Construction work continues on a Marine Corps runway at Camp Schwab, Okinawa, June 22, 2023.

Construction work continues on a Marine Corps runway at Camp Schwab, Okinawa, June 22, 2023. (Stars and Stripes)

CAMP FOSTER, Okinawa — The governor of Okinawa prefecture has defied a deadline set by Tokyo to approve design changes for a coastal airfield that will one day replace Marine Corps Air Station Futenma.

Gov. Denny Tamaki, who campaigned against the project in 2018, ignored the Wednesday deadline imposed by Tetsuo Saito, Japan’s minister of land, infrastructure, transport and tourism, a spokesman for Okinawa’s Department of Civil Engineering and Construction said by phone Thursday.

Tamaki on Sept. 4 lost his appeal to the country’s Supreme Court, which ordered him to approve changes to the runway under construction at Oura Bay in northeastern Okinawa and issue the construction permits, the spokesman said.

The governor instead wrote Saito to say he had no time to properly review the court’s decision, and meeting the deadline was “difficult,” according to a copy of the letter the prefecture provided Stars and Stripes.

Saito will most likely set another deadline, this time ordering approval, the engineering and construction spokesman has said. If Tamaki continues to resist, Saito can sue for the ability to approve permitting himself.

“It is regrettable,” a spokesman for the ministry’s Water and Disaster Management Bureau said by phone Thursday.

The governor must approve the permits “immediately,” the spokesman said. He declined to say what steps the ministry would take in response.

Some government officials in Japan may speak to the media only on condition of anonymity.

Tamaki’s refusal to sign off on construction changes in November 2021 kicked off a protracted legal fight that appeared to end with the Supreme Court decision.

The governor argued that the soft seabed in the construction zone posed a hazard and that Tokyo had failed to consider the environmental impact on the critically endangered dugong, a cousin of the manatee protected by Japanese law.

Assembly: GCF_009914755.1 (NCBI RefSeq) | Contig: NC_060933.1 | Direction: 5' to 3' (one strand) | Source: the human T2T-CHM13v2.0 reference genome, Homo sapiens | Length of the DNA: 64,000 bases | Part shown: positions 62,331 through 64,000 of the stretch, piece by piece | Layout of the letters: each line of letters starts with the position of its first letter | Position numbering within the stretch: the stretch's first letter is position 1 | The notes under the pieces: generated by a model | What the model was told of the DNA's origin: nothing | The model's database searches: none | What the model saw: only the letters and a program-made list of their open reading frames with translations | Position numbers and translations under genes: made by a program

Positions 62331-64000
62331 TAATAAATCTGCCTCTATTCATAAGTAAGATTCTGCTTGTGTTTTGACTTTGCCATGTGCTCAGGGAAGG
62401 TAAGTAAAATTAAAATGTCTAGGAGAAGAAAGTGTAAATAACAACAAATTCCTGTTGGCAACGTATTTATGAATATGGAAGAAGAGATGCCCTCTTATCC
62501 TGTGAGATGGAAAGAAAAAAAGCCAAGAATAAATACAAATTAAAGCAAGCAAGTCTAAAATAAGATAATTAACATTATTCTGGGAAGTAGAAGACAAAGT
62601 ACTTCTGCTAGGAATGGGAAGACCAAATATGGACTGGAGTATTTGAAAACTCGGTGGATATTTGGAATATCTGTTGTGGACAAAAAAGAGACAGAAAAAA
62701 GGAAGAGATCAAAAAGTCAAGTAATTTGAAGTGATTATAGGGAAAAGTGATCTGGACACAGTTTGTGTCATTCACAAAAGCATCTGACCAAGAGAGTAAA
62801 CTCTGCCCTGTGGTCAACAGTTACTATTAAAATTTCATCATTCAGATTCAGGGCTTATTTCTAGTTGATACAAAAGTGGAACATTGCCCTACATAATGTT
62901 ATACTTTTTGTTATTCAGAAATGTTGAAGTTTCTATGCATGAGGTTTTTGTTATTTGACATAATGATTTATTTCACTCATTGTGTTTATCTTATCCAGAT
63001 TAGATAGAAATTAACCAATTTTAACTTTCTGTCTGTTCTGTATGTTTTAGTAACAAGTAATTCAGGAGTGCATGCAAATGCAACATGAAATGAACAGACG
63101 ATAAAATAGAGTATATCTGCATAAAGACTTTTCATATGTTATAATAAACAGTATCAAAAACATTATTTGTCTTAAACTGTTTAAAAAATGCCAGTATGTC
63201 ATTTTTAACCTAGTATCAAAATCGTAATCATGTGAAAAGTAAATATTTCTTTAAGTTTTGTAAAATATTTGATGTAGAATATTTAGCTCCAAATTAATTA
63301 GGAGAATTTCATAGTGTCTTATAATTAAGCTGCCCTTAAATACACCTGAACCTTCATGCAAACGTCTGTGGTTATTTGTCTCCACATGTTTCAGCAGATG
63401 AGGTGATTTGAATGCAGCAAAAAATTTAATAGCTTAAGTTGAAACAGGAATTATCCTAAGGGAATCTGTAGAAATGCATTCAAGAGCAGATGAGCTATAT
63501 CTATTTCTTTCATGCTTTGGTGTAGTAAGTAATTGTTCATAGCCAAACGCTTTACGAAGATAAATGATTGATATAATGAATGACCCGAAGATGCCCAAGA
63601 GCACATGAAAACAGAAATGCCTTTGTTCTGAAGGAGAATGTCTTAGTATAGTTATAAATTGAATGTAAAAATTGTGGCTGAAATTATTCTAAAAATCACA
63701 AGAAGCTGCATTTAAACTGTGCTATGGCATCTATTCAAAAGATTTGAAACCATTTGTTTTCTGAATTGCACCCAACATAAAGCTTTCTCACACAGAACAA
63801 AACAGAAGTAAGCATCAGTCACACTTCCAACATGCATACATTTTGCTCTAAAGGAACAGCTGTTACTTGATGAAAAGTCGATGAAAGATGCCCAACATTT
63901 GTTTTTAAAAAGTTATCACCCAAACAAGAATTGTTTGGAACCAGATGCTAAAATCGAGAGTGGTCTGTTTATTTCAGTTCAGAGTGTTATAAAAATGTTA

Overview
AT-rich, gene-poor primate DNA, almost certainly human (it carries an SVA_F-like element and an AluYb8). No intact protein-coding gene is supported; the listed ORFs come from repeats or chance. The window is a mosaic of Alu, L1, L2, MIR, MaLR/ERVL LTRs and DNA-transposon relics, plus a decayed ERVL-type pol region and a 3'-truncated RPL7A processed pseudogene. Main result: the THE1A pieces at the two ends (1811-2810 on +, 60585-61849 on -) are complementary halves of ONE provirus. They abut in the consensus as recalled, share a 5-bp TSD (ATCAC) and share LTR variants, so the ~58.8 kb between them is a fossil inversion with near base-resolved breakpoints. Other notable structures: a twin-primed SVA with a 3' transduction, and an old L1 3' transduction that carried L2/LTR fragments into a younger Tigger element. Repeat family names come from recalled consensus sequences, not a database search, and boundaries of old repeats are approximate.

The airfield being built at the Marine base Camp Schwab is meant to replace MCAS Futenma in urban Ginowan. Surrounded by city neighborhoods, the base is considered dangerous by some Japanese officials.

The project, originally slated for completion by 2014, will now take until at least 2032 and cost the Japanese government $6.9 billion, at last estimates.

author picture
Mari Higa is an Okinawa-based reporter/translator who joined Stars and Stripes in 2021. She previously worked as a research consultant and translator. She studied sociology at the University of Birmingham and Hitotsubashi University Graduate School of Social Sciences.
author picture
Matthew M. Burke has been reporting from Grafenwoehr, Germany, for Stars and Stripes since 2024. The Massachusetts native and UMass Amherst alumnus previously covered Okinawa, Sasebo Naval Base and Marine Corps Air Station Iwakuni, Japan, for the news organization. His work has also appeared in the Boston Globe, Cape Cod Times and other publications.

Sign Up for Daily Headlines

Sign up to receive a daily email of today's top military news stories from Stars and Stripes and top news outlets from around the world.

Sign Up Now